NEONATAL SOCIETY ABSTRACTS
Changes in cerebral oxygen extraction in preterm infants with severe cerebral injury
Presented at the Neonatal Society 2001 Summer Meeting (programme).
Kissack CM, Garr R, Wardle SP, Weindling AM
Department of Child Health, University of Liverpool
Background: A good coherence between systemic mean arterial blood pressure and cerebral oxygenation (expressed as HbD, the difference between HbO and Hb as measured by near infrared spectroscopy) has been shown to have an association with increased incidence of severe cerebral injury, when considering grade 3 or 4 intraventricular haemorrhage (IVH) and periventricular leucomalacia (PVL) as a single entity (1). Other work has not demonstrated any difference in the incidence of cerebral injury, again considering haemorrhagic parenchymal infarction (HPI), IVH, and PVL together, when comparing hypotensive with normotensive infants (2).
Aim: We aimed to study the changes in cerebral fractional oxygen extraction (CFOE) over the first three days after delivery, and to separately compare the findings in those with HPI and PVL with those who had no cranial ultrasound abnormality.
Methods: CFOE was calculated from the cerebral venous saturation, measured using near infrared spectroscopy (Hammamatsu 500, Hammmatsu UK Ltd) with the partial jugular venous occlusion technique (3). MABP was measured invasively via indwelling umbilical arterial catheter. LVO was measured using 2D and Doppler echocardiography. Cranial ultrasounds were performed as part of the routine care of the infants.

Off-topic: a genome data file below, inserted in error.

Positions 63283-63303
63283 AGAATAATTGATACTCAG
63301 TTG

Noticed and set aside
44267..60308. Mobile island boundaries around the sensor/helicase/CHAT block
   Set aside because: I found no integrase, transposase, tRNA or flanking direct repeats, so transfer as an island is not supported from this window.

Results: 36 conventionally ventilated preterm infants were recruited, with median (range) gestation 26 weeks (23-30) and birthweight 929g (452-1378). Two infants had HPI and four had PVL on cranial ultrasound. These six infants did not differ in gestation or birthweight from the 30 with normal cranial ultrasound. The changes in CFOE over the three days are illustrated in figure 1.
Figure 1: CFOE for the first three days after birth for two infants who developed HPI (dotted line), four infants who developed PVL (thin solid line) and mean values for 30 infants with no cranial ultrasound abnormality (thick solid line).
Conclusions: The infants who went on to develop HPI had several measurements of CFOE higher than the 95th centile for those infants with no cerebral injury. Infants who developed PVL had CFOE values comparable to those infants with no severe cerebral injury. LVO and MABP tended to be low or normal in those with HPI (not illustrated) and normal or high in those with PVL (not illustrated).
1. Tsuji M, Saul JP, du Plessis A, et al. Pediatr 2000;106 :625-632.
2. Tyszczuk L, Meek J, Elwell C, Wyatt JS. Pediatr 1998;102:337-341.
3. Yoxall CW, Weindling AM, Dawani NH, Peart I. Ped Res 1995;38:319-323.